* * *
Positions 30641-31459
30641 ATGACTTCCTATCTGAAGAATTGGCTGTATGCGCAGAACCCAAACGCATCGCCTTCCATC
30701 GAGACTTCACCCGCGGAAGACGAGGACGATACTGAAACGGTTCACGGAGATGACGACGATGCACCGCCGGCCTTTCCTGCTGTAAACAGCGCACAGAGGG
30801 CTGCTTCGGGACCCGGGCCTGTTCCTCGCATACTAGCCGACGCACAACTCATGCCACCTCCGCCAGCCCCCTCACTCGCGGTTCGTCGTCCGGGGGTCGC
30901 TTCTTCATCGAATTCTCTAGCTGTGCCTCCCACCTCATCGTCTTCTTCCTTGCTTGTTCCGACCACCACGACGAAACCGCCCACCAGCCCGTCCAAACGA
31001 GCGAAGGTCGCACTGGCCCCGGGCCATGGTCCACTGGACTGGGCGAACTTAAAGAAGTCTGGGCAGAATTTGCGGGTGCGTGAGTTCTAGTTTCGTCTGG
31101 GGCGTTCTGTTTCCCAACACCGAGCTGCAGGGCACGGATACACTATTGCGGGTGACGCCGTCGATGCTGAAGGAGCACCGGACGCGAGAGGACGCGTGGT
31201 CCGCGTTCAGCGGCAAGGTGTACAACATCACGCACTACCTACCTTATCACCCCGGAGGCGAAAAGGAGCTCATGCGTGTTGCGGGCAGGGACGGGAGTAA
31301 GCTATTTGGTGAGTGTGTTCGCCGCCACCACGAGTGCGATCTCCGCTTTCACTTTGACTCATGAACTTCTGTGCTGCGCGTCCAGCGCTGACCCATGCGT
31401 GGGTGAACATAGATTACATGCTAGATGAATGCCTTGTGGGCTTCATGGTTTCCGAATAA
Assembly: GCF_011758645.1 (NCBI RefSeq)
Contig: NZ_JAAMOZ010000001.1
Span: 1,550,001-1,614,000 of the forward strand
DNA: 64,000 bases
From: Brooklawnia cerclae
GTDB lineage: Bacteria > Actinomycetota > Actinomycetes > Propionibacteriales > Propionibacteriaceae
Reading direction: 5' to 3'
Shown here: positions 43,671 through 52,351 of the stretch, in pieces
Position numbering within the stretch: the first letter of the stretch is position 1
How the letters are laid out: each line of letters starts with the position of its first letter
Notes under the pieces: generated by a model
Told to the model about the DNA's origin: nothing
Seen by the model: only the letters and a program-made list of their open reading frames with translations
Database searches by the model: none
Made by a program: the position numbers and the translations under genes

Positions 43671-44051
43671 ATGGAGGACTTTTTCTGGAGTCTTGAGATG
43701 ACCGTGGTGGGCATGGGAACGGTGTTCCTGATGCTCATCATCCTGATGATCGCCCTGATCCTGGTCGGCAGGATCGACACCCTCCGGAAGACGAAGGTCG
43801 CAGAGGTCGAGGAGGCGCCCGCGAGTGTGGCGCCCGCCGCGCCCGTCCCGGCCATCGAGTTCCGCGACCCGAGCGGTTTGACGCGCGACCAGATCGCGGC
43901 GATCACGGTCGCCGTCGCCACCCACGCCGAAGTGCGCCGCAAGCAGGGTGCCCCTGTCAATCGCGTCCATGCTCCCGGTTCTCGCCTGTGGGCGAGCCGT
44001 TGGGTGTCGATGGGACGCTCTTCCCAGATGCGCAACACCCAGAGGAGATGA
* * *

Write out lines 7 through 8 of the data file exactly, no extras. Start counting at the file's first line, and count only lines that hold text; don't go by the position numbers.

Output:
31101 GGCGTTCTGTTTCCCAACACCGAGCTGCAGGGCACGGATACACTATTGCGGGTGACGCCGTCGATGCTGAAGGAGCACCGGACGCGAGAGGACGCGTGGT
31201 CCGCGTTCAGCGGCAAGGTGTACAACATCACGCACTACCTACCTTATCACCCCGGAGGCGAAAAGGAGCTCATGCGTGTTGCGGGCAGGGACGGGAGTAA